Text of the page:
The world-famous conductor and his wife in ‘Maestro’


“Maestro” comes to the M.V. Film Center on Friday, Dec. 15. It tells the story of the tour-de-force conductor Leonard Bernstein, played by Bradley Cooper, and his relationship with Felicia Montealegre, played by two-time Oscar nominee Carey Mulligan, along with her commitment to him.

A world-famous composer and conductor, Bernstein received seven Emmy Awards, two Tony Awards, 16 Grammy Awards, and an Oscar nomination, as well as a Kennedy Center Honor. He also helped revive the music of Gustav Mahler. As for his activism, he was a supporter of civil rights and a protester against the war in Vietnam. He made conducting debuts with 10 different orchestras. He also wrote the music for “Candide” and “West Side Story.” Among his many accolades, he became musical director in 1957 of the New York Philharmonic.

Bernstein met Montealegre in 1946 at a party, and it was the beginning of a 25-year relationship, although Bernstein also had liaisons with men. In supporting roles are Golden Globe winner Matt Bomer, along with Maya Hawke and Sarah Silverman. Montealegre is portrayed in a scene of her swimming in a pool, and Bernstein is also shown playing the piano.

An illustration of their romantic liaison, the film shows Bernstein and Montealegre sitting together on the grass, with backs romantically leaning against each other. Later, the film shows Bernstein conducting in a famous concert, as Montealegre watches admiringly. In another scene, the film illustrates them in bed together. In the meantime, the film describes the gay man involved in a liaison at the same time as his relationship with Felicia, the woman who would ultimately become his wife. Bernstein’s marriage lasts three decades, despite his sexual proclivities. It is Felicia’s story as much as Bernstein’s, and her commitment to him takes place against the background of music.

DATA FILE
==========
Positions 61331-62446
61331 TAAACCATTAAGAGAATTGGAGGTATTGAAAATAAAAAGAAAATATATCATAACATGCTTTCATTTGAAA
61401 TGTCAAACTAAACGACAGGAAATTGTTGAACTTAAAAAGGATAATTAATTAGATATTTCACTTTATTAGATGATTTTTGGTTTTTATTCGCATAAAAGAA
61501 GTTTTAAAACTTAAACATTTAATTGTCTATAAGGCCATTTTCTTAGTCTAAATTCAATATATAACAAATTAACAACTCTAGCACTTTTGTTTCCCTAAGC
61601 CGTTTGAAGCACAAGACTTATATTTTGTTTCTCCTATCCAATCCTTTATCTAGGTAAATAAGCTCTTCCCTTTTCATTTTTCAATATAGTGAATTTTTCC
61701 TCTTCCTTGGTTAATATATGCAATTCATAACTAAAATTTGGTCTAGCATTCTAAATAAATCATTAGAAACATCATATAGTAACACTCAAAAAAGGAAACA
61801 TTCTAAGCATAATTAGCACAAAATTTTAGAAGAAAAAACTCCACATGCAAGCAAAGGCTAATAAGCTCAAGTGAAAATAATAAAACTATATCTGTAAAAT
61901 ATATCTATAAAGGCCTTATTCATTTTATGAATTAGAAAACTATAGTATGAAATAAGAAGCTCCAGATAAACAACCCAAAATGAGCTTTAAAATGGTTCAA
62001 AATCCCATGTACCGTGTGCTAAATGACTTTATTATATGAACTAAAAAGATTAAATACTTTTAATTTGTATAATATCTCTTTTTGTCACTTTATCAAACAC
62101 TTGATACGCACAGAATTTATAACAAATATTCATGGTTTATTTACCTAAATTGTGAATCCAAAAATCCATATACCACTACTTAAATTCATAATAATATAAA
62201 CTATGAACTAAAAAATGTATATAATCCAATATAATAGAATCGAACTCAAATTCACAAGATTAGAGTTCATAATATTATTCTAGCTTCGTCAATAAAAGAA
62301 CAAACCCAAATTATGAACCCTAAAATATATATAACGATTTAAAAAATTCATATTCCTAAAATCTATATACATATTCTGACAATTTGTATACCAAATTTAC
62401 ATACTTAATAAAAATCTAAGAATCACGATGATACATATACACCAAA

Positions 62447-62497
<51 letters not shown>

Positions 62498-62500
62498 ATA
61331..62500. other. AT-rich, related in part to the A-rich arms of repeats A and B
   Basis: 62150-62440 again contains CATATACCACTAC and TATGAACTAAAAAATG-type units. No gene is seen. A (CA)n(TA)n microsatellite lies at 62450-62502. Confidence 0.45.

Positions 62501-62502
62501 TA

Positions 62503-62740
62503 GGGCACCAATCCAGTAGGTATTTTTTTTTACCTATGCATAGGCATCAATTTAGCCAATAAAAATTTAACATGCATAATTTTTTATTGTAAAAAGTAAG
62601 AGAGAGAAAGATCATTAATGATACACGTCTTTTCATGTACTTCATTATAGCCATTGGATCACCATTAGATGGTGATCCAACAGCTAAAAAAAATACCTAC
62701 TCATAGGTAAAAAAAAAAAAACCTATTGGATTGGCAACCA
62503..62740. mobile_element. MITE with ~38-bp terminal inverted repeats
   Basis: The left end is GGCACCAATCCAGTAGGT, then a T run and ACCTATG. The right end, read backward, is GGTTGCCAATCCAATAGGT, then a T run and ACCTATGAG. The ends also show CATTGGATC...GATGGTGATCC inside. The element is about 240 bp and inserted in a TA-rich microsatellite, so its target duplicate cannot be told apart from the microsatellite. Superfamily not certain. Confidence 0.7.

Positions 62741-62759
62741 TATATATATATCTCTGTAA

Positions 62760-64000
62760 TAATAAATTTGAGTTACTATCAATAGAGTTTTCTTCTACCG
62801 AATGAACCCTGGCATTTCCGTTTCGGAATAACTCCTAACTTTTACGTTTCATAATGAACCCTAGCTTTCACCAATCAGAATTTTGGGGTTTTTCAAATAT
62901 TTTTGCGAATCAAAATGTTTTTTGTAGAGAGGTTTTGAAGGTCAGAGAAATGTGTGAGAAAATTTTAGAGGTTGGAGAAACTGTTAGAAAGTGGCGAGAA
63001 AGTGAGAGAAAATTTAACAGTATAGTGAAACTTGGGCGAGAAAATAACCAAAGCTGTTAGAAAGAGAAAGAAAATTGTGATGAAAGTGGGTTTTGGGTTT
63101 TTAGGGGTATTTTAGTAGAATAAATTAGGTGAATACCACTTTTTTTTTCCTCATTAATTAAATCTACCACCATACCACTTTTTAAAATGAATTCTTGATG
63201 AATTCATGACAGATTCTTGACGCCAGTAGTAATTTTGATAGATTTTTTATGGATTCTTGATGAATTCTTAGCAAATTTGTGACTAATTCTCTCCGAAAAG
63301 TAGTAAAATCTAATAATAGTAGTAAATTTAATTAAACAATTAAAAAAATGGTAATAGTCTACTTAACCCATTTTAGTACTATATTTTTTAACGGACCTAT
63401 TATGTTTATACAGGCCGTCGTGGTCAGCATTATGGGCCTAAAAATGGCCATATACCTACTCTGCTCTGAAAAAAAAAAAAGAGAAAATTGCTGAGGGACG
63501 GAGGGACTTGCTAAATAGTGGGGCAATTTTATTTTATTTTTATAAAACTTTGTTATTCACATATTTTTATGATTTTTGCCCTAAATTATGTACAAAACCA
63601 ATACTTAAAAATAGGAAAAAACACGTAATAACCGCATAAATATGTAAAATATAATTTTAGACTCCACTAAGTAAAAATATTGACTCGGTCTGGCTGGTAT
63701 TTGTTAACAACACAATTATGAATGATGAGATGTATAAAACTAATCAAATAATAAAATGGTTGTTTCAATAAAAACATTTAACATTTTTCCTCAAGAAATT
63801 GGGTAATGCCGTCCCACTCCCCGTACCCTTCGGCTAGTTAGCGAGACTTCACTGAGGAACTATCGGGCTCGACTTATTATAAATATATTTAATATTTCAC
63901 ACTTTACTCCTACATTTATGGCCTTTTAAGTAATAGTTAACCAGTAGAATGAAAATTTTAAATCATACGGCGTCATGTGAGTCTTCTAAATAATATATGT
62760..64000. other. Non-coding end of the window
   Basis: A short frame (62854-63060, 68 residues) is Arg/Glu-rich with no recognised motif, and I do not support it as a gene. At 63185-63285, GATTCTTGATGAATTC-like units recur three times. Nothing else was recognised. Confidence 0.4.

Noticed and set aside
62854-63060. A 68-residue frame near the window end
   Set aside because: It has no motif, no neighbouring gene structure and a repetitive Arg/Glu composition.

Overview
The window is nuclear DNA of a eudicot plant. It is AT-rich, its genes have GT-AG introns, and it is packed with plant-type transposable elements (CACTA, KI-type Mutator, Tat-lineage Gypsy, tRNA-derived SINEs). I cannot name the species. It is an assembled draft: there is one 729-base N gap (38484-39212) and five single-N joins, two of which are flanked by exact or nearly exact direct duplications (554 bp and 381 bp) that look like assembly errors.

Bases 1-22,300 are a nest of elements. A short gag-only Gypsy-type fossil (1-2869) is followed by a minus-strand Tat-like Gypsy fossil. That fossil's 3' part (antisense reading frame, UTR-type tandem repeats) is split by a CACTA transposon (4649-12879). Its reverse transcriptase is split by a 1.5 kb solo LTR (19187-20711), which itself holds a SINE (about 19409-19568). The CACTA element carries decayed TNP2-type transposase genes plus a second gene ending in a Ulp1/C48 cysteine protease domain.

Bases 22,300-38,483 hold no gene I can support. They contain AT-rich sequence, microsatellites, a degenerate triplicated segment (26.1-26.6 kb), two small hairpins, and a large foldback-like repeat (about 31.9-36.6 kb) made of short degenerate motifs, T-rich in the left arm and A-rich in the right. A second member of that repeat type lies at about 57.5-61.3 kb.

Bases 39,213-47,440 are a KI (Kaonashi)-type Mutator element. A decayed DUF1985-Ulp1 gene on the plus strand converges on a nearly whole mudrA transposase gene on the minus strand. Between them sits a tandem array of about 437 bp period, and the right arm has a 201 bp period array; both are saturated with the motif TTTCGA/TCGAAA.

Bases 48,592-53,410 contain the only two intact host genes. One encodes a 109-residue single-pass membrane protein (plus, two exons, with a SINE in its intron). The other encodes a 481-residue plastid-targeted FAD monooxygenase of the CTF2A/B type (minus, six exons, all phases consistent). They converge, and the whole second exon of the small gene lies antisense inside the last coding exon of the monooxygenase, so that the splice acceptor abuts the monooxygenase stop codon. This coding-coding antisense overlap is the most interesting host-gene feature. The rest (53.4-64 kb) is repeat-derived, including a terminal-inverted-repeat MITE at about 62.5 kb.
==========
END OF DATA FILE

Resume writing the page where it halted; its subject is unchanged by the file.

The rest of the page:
The film shows exactly the sacrifices made to Bernstein’s sexual voracity, as well as the role of the women in his life. At the same time, the viewer sees the complexity of Bernstein’s life, and Montealegre’s response to it.

The viewer will appreciate the story of iconic conductor Leonard Bernstein and the woman who loved him.

Information and tickets for “Maestro” are available at



  1. My dad Carlyle Cronig rented that house to the Bernstein’s. The house was on the Vineyard Haven side of the Lagoon. It was back in the 1960’s. My parents, my brother and I were invited to one of his children’s birthday party. I think I was around 5 or 6 years old.

    Peter Cronig

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